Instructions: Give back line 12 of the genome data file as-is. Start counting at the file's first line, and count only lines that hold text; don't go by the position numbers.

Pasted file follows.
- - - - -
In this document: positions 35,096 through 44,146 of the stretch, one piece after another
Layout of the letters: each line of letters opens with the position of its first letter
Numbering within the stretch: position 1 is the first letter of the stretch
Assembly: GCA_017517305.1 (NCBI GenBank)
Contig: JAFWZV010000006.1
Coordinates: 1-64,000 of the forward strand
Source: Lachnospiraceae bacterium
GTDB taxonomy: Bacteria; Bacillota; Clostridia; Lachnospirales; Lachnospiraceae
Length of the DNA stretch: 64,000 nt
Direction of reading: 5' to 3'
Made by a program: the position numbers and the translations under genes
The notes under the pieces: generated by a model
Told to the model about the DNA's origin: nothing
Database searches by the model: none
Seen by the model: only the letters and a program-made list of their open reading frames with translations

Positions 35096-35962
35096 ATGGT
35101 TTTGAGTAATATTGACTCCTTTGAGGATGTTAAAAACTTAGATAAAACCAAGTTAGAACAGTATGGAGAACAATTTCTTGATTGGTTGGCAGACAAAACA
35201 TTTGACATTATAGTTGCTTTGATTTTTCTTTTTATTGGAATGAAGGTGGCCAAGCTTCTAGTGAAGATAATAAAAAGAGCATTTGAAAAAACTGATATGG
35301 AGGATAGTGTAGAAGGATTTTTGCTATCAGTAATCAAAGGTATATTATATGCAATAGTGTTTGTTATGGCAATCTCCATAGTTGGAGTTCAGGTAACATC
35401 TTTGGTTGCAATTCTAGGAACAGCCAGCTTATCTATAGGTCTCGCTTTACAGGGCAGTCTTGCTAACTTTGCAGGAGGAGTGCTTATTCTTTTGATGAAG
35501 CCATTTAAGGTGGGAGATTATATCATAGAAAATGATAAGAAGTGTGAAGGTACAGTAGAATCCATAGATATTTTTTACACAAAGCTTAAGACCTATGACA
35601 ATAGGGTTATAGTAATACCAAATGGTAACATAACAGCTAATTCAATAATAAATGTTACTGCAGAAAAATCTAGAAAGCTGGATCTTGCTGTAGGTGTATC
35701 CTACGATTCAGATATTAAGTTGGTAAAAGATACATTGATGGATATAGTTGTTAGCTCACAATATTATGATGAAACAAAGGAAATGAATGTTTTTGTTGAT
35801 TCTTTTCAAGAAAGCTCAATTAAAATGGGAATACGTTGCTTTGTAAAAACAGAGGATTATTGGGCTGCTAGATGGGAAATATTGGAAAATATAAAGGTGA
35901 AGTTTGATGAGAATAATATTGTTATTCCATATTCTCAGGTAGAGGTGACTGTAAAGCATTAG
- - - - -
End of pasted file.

The notes under the pieces: generated by a model